Nelson: I’m Mike Nelson with CloudFlare, also teach at Georgetown. When I worked in the White House back in the ‘90s, we introduced the web to a number of policymakers and they were very confused when we told them that nobody was in charge of the Internet and everybody was in charge of the Internet. Bob Rubin in particular wanted to invest and wanted to know exactly who was in charge.
Clearly, we have the same problem today and we have a lot of companies, particularly the copyright industry, turning to ICANN and saying, “You must be in charge. We’re going to enforce our copyright laws through you.” And we’re seeing a lot more push to use intermediaries like ICANN to enforce copyright laws around the world. Do you see that trend continuing, and are we going to manage to get this right or is every company that is part of the Internet platform going to be a copyright policeman?
Chehadé: The reality is we have to change that trend, because we have not yet separated clearly in the minds of many people the different spheres of Internet governance. I think in the past everybody understood the physical infrastructure sphere, the networks: the ITU, the IETF, the IEEE, GSMA. All these guys have done a fairly good job, including our FCC and its equivalents around the world, kind of governing that layer underneath. Then comes the logical layer which is where we are, and everybody thinks we manage everything, which is a mistake. First of all, not even ICANN manages that layer. ICANN is simply one of the participants. The IETF, the RIRs, the top level domain operators in every country, we’re all a community that is bound by mutual commitments that manages this layer. It’s not ICANN. Now the world is starting to get this. They just don’t want any one government or party controlling it, and I think we’re almost there.
Now comes the third and final major governance layer, what many of us call the industrial or the social layer. That’s everything that happens on the Internet. And because that’s not clear yet, everybody’s coming to us and saying, “Oh, you should police content.” But our effort should be to clarify those fears, make sure people understand where our role starts and stops, the limitations of ICANN’s role, and then invigorate, with innovation, how we manage that top layer. And this is where you hear many of us speak about things like polycentric models, distributed models and things of the sort. But if we don’t energize that layer, where will government go? That’s the question we should ask ourselves, including our own government: where do I go address all those issues on the Internet?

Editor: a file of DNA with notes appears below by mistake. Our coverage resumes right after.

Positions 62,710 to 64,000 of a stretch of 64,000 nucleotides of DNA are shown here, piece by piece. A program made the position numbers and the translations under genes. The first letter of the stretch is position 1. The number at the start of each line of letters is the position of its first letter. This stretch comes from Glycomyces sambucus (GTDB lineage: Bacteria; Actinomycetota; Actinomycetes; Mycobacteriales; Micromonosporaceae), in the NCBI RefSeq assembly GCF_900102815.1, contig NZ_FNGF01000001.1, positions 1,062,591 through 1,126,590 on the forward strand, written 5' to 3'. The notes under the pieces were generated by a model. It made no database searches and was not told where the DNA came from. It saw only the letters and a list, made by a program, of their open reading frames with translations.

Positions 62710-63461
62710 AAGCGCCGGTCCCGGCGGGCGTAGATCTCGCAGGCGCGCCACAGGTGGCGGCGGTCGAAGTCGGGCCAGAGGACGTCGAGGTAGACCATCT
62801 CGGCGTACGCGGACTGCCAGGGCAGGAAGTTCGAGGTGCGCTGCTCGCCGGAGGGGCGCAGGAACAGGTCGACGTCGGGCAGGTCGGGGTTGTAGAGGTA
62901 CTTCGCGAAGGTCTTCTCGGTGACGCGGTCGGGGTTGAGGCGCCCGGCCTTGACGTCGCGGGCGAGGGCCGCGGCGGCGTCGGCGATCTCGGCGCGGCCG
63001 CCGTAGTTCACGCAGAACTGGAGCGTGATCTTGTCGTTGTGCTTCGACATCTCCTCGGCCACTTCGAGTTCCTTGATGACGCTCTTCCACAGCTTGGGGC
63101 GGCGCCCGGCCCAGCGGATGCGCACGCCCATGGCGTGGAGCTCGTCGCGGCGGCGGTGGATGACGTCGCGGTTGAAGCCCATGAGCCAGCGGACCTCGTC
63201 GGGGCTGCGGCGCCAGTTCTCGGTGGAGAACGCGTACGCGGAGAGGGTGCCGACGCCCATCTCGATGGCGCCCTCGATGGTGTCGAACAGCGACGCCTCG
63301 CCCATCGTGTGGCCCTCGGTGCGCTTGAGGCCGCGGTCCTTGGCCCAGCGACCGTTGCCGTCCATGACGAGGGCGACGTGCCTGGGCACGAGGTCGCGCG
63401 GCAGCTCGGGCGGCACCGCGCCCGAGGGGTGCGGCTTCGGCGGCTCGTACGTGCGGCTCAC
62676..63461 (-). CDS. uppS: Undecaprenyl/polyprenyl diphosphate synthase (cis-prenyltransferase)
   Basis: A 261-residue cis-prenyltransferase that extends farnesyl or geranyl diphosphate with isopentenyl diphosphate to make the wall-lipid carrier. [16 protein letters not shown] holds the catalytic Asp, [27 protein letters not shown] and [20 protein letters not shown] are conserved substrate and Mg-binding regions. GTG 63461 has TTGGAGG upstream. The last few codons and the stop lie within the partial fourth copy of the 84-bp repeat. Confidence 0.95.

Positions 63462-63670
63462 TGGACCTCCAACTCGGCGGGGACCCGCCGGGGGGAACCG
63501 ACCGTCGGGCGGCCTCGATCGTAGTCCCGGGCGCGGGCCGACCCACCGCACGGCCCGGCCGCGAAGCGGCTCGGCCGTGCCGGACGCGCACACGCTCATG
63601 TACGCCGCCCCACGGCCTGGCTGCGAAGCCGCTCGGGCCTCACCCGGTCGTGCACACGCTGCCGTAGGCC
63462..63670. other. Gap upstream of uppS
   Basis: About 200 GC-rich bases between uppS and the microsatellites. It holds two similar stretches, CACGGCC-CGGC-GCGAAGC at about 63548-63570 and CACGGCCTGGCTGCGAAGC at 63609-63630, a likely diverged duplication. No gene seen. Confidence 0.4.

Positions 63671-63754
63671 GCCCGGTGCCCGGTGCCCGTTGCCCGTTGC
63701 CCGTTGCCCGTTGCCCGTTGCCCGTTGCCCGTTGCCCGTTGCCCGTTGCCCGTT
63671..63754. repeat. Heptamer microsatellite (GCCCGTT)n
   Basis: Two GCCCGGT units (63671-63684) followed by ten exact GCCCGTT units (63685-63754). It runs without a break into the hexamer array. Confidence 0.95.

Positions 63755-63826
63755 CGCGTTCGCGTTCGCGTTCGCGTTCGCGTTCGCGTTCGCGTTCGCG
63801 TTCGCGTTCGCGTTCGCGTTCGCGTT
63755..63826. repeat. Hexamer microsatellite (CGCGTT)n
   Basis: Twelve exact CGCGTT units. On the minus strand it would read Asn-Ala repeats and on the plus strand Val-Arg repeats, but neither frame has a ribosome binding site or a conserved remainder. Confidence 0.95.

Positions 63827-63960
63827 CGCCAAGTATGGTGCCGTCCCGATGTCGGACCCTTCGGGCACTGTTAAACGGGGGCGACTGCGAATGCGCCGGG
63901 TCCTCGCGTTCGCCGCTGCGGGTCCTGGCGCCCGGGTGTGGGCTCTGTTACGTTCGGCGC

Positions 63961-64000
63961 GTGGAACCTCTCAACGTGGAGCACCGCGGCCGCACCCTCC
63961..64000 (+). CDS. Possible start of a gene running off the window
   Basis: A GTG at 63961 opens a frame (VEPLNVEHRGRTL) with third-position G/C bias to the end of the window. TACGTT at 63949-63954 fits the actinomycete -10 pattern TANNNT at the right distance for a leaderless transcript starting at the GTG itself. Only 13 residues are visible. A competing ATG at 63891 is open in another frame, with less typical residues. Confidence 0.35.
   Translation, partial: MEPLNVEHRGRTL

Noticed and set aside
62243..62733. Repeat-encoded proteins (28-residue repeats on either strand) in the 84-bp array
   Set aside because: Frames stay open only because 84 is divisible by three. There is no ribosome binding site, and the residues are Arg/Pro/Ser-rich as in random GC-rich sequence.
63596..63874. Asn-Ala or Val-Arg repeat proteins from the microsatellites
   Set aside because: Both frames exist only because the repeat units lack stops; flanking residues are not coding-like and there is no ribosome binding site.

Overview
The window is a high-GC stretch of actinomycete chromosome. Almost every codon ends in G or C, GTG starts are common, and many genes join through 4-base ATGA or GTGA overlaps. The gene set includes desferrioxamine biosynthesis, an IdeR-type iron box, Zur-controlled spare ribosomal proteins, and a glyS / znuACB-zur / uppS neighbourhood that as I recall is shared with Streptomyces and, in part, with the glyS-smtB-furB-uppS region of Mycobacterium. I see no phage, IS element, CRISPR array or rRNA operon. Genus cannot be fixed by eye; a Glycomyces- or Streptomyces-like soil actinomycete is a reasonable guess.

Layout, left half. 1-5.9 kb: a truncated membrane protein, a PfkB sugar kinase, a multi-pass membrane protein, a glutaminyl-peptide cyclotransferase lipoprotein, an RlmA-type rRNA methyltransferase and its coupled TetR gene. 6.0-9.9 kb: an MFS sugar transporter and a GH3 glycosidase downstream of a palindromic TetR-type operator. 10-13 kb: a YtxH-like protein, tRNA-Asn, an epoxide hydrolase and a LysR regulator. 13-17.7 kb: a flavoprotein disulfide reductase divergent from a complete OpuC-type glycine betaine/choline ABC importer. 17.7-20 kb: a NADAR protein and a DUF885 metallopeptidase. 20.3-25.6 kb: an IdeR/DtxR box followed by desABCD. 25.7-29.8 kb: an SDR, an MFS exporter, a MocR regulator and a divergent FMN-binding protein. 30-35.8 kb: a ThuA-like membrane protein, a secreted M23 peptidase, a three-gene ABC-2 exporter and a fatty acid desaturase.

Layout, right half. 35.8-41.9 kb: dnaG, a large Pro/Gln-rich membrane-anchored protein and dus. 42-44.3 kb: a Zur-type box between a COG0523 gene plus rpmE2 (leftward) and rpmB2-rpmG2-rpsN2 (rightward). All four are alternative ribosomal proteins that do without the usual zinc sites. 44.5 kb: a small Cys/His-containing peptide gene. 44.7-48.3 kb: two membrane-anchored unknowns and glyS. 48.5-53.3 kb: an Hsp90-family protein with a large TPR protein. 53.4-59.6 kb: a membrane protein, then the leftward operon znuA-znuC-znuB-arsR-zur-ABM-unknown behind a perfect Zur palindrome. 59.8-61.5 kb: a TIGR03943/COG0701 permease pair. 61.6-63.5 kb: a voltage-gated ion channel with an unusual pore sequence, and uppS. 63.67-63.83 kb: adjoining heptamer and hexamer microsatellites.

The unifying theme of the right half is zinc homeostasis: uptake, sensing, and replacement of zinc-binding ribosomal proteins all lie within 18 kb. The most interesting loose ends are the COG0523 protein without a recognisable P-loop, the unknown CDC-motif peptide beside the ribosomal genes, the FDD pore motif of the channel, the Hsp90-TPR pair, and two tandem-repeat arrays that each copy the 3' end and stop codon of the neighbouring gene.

DelBianco: Yeah, keep in mind that a government’s laws are, in its mind, totally appropriate. A government that’s particularly protective of copyright might be very different than a government who wants to protect censorship, they want to censor any criticism of the government. Another might be really worried about prescription drugs that are dispensed without prescription. There are other governments, many who are really concerned about fraud and deception that occurs on the Internet. So these nations understand that the Internet’s just a medium, so just like any other medium, whether it was the phones, television, radio, or anything else, their laws still apply on that medium. So governments turn wherever they can to say, “We want to enforce our laws and we are going to turn to any leverage point we can get. We’ll call Interpol. We’ll try to get a bilateral relationship with another nation to take down a site that’s dispensing denial of service attacks.” And one other leverage point they grab is the layer that ICANN manages, and it’s a rather thin reed that they grab, because all that ICANN administers are contracts with registrars and registries. And in that contract is a relatively new provision that says that if a government or someone tells a registrar about some illegal conduct happening at a domain in the registry, that they need to investigate and respond. So in the ICANN community right now, we’re at the beginning of a long process to figure out what that means to investigate and respond. And that is not a place to hang an enforcement mechanism that will police the content around the planet. ICANN would not be a great leverage point to do that. However, we are going to be relevant to the discussion, since enforcement of contracts means understanding the fact that nations will assert jurisdiction for following their laws, whether you’re online or offline.